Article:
Sequential mutations in exponentially growing populations

Michael d. Nicholson, David Cheek, Tibor Antal, Jasmine Foo (Editor)

Research output: Contribution to journalArticlepeer-review

Abstract / Description of output

Stochastic models of sequential mutation acquisition are widely used to quantify cancer and bacterial evolution. Across manifold scenarios, recurrent research questions are: how many cells are there with n alterations, and how long will it take for these cells to appear. For exponentially growing populations, these questions have been tackled only in special cases so far. Here, within a multitype branching process framework, we consider a general mutational path where mutations may be advantageous, neutral or deleterious. In the biologically relevant limiting regimes of large times and small mutation rates, we derive probability distributions for the number, and arrival time, of cells with n mutations. Surprisingly, the two quantities respectively follow Mittag-Leffler and logistic distributions regardless of n or the mutations’ selective effects. Our results provide a rapid method to assess how altering the fundamental division, death, and mutation rates impacts the arrival time, and number, of mutant cells. We highlight consequences for mutation rate inference in fluctuation assays.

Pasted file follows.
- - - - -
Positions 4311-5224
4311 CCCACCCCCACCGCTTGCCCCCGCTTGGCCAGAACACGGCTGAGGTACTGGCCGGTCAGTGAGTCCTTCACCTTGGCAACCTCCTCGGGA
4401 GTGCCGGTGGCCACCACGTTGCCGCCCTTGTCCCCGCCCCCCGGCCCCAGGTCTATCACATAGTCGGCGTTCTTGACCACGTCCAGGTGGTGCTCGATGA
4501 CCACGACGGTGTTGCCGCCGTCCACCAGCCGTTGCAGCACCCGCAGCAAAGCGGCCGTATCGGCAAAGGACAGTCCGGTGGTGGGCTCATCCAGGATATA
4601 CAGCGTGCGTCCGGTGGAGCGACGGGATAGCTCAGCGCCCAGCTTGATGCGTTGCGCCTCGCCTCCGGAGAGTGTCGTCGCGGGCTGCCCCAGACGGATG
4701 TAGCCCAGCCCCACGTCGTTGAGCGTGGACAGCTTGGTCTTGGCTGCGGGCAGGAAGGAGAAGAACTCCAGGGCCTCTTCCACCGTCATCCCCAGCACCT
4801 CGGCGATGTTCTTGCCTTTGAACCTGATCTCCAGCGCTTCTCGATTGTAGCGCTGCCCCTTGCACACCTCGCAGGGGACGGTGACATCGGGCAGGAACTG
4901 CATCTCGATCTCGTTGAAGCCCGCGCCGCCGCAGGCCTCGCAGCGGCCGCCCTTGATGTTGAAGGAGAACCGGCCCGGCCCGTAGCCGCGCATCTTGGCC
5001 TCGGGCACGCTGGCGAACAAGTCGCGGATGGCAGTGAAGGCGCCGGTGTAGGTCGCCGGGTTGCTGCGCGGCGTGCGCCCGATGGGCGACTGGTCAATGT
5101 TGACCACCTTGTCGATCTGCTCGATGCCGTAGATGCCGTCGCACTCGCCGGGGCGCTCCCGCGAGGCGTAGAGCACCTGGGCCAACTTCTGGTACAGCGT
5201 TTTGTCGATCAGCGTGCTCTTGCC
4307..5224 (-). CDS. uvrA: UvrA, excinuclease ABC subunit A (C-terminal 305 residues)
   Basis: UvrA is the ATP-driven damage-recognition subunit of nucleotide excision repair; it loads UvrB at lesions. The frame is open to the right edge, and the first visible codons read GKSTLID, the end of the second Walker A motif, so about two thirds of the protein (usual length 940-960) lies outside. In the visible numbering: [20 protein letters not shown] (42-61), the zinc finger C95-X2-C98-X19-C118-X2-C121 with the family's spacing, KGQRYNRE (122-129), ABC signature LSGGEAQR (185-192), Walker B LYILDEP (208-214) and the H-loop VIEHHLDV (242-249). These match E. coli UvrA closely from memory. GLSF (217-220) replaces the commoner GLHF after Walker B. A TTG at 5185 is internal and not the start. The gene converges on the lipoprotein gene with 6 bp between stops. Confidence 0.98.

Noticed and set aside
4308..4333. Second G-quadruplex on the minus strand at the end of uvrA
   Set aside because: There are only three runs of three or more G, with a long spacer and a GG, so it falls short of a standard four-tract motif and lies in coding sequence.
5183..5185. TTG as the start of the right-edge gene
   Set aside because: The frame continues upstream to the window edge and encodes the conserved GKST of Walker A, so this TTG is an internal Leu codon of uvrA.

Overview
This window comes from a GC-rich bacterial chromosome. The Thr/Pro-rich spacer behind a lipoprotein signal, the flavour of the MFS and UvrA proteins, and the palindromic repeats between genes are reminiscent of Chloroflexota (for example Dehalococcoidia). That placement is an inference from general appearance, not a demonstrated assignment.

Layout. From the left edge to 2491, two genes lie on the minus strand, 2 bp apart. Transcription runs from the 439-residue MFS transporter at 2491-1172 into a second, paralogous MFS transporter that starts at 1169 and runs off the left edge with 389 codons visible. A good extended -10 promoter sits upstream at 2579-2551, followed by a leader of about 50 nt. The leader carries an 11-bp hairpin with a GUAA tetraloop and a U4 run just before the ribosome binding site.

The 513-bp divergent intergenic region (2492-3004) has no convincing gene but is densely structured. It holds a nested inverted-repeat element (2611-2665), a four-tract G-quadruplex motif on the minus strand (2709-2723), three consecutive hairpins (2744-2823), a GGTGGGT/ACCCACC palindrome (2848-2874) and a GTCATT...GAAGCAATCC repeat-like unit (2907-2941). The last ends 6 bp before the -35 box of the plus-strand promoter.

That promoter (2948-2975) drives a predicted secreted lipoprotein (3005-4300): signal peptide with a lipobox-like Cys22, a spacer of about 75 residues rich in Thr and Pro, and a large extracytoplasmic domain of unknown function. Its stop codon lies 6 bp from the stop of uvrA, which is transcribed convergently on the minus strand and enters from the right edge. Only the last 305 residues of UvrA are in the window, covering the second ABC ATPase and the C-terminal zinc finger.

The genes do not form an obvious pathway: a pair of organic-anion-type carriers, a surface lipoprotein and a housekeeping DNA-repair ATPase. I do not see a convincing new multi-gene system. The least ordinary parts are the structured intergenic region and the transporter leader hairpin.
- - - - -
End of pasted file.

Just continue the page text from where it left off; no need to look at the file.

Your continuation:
Original languageEnglish
Pages (from-to)e1011289
JournalPLoS Computational Biology
Issue number7
Publication statusPublished - 10 Jul 2023


Dive into the research topics of 'Sequential mutations in exponentially growing populations'. Together they form a unique fingerprint.

Cite this